Even Adobe’s attempts to convert Flash apps to native iPhone code also found resistance as Apple changed their app store guidelines to even exclude apps created with Flash and exported as iPhone Apps. Apple just had a serious death wish for Flash and it did all it could to see it put down.

What do we use now instead?

HTML 5, CSS and JavaScript

The anti-Flash shock wave (no pun intended) rippled through the web at lightning speed and Flash use has been on a steep decline ever since. While it’s still out there on the web, its prominence and place as a "go-to" technology for dynamic web sites, video and animation is taking back seat to the more mobile friendly HTML 5 standard. With the advent and growth of the CSS effects, the CANVAS tag and SVG technologies, Flash has continued to lose its share to more standard and universally supported technologies.

Not only that. But with many recent exploits and vulnerabilities continuing to be discovered, including this year’s Hacking News leak, large companies like FireFox, YouTube, Facebook and their CTO have been calling for the technology to not only be disabled, but put on the path for end of life like it’s the new electronic version of the Black Death.

Remember when Flash was the best way to bring fun animated ideas to the web? Sadly, those times are distant memories now.



What was its main selling point?

VRML enabled the promise of creating rich, navigable worlds within the confines of the user’s web browser.

Why it failed

VRML was itself a very cool technology and had tons of potential. I myself remember purchasing a couple books on it and began taking serious interest in it from an online game perspective. It was just ahead of its time. When it was emerging, web users were mostly connecting via slow dial-up internet access and downloading the often large text based files was prohibitive.

What do we use now instead?

X3D, SVG and HTML 5 Canvas

X3D is the official XML based successor to VRML. For scalable vector graphics on the web, SVG has come out as the clear winner. The HTML Canvas also come as a means to render interactive content on the web as well.

Honorable Mention

Browser (Netscape) Plugins


What was its main selling point?

While web browsers were cool when they first arrived, they quickly showed their functional limitations outside rendering HTML (which itself was clearly limited in its easiest incarnations). So the big brains at Netscape came up with the not so new idea of a building an API for developers to extend the browsers functionality by way of plugins. Developers around the world utilized this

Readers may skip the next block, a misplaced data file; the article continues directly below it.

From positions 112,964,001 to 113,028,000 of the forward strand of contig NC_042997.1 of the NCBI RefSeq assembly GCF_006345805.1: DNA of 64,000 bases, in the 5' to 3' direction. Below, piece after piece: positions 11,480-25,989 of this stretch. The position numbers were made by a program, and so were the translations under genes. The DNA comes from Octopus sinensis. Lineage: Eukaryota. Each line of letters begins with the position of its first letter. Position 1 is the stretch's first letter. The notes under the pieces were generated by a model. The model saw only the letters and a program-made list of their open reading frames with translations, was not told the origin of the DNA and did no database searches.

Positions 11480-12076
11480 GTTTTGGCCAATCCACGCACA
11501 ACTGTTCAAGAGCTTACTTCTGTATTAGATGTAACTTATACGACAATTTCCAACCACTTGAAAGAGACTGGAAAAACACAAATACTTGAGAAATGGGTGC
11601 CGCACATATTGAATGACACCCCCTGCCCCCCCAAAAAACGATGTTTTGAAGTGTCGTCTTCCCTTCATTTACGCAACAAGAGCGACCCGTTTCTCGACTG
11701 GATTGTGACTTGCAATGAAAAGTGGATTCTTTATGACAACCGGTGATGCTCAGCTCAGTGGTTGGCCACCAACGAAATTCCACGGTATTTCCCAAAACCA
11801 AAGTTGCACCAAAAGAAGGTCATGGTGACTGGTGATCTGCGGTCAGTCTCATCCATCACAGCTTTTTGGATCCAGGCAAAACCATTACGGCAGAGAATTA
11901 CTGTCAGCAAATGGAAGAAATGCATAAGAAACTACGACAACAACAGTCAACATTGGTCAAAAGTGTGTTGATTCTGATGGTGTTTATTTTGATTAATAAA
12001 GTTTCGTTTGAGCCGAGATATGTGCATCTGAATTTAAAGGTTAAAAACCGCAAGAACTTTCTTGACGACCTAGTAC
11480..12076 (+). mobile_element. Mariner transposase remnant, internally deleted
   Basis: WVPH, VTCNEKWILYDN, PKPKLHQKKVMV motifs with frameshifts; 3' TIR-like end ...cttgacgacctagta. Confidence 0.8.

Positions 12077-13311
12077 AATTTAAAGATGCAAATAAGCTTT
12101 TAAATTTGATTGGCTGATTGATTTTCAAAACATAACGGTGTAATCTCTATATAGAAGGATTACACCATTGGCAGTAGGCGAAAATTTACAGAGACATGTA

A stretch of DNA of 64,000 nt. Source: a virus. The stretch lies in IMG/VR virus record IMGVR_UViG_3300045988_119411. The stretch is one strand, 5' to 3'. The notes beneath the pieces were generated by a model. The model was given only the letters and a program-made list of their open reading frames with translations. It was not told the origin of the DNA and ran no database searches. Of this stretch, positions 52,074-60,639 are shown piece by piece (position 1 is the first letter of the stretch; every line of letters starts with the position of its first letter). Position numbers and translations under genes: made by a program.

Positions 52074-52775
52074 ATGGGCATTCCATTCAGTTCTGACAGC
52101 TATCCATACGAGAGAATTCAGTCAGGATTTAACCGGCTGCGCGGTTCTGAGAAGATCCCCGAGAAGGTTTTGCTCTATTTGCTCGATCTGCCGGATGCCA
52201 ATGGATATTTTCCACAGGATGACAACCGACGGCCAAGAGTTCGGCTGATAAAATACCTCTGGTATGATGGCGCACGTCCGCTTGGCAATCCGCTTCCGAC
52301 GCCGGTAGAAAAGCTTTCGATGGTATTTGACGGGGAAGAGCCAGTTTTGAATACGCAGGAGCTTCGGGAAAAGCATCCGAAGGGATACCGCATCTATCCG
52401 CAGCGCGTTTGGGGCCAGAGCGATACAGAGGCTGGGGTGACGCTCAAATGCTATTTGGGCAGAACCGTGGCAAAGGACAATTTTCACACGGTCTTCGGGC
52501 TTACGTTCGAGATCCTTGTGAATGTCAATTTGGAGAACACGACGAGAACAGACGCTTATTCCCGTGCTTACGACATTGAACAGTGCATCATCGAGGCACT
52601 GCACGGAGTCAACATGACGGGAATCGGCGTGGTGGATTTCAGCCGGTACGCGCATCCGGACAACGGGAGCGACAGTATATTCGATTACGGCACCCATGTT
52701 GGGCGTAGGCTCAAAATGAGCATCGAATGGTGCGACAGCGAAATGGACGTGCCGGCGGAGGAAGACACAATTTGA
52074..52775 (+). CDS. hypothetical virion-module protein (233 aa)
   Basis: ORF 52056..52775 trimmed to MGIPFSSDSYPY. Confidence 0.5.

Why it failed

Like ActiveX, compiled Browser plugins were complicated to create. And there was no interoperability between browsers. Plugins coded for Netscape generally did not work with Internet Explorer and IE ActiveX controls were not compatible with Netscape’s plugin API. Some other browsers like Opera allowed for Netscape plugins, but they never worked the same outside the native Netscape API.

What do we use now instead?

JavaScript (Yet again) based browser extensions


As Netscape’s popularity waned, so did the mass of plugins created for it. With the rise of Mozilla, the team tried to undo sins of the past and create a more open and extensible way to enhance the browser. They create XUL for designing the browser interface and an open JavaScript API for creating extensions.

Traditional plugins are still supported by FireFox so while they’re not 100% dead, the browser extension formats have come to rule the web instead.

So what have we learned?

There’s been a lot of innovation and trial and error with different technical solutions on the web in just the last 20 years. And as we stand here in 2016, two of the original players in the game, HTML and JavaScript, have matured into the de facto standards for enabling amazing interactive applications and experiences. If we’ve come this far in 20 years, what will the next 20 have in store for us?


Jeff Fox is an over twenty-year web developer and digital user experience technology leader. Jeff cut his teeth in the Web's early days and is mainly self-taught in his professional skills. Having worked for a broad number of companies has helped build skills in development, organization and public speaking. In addition to being a passionate developer and technical speaker, Jeff is a dedicated tech and sci-fi geek gladly indulging in Doctor Who and Star Wars marathons. He is also a talented musician, writer and proud father of three little Foxies. And don't get him started about his San Francisco Giants.